Transuranic waste shipments from sites around the country bound for the WIPP could also, according to DOE's schedule, occur at the same time that OCRWM spent fuel and HLW shipments to a repository or interim storage facility are underway. The WIPP shipping campaign, which is being planned and managed by another part of DOE, will unavoidable utilize many of the same routes used for the OCRWM shipments. Under current plans, there could be as many as 30,000 truck shipments to WIPP, an average of about three shipments a day, every day for 30 years, during the same time frame as the OCRWM shipments. However, the draft RFP makes no provision for coordination of such shipments or for assessing and mitigating the cumulative impacts that could result.


7.0   Concluding Comments

The notion, represented by the draft RFP and the privatization underpinnings motivating it, that turning over the system for waste acceptance, storage, and transportation for spent nuclear fuel and high-level waste almost entirely to a series of private sector super-contractors will serve the public interest, reduce costs, and be at least neutral with respect to risk and public safety is misguided at best. Effective and efficient use of private industry in assisting the federal government to implement aspects of the system is appropriate and necessary. However, the wholesale delegation of responsibilities embodied in the May, 1996 Federal Register Notice and the draft RFP goes beyond what is reasonable and has the potential to increase risk throughout the system, stimulate public opposition rather than acceptance, make coordination among states and regions markedly more difficult if not impossible, and result in increased program costs when mitigation measures are found to be necessary in the future.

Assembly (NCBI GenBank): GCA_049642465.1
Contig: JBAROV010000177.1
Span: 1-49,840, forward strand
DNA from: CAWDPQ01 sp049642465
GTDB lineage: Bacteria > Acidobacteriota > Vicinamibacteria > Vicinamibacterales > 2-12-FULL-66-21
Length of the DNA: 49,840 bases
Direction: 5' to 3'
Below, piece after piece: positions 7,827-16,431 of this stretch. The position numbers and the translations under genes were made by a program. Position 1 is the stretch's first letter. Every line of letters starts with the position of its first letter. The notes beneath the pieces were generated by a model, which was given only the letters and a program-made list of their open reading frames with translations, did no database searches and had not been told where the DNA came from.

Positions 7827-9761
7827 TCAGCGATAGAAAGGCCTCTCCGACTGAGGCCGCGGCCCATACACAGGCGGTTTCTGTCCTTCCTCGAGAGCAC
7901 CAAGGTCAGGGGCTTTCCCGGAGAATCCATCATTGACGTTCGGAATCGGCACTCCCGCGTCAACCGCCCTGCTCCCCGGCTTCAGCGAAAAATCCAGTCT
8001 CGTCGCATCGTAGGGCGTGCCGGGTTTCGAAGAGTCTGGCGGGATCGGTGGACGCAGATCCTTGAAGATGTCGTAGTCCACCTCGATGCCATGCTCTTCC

The State of Nevada urges the Department of Energy to withdraw the draft RFP and resume its interactions with states, tribes, multi-state regional groups, and other stakeholders regarding the necessary elements of a safe, publically acceptable, and workable transportation system for spent fuel and HLW. The rush to embrace the perceived panacea of privatization is unwarranted and potentially destructive of the very system DOE is seeking to build.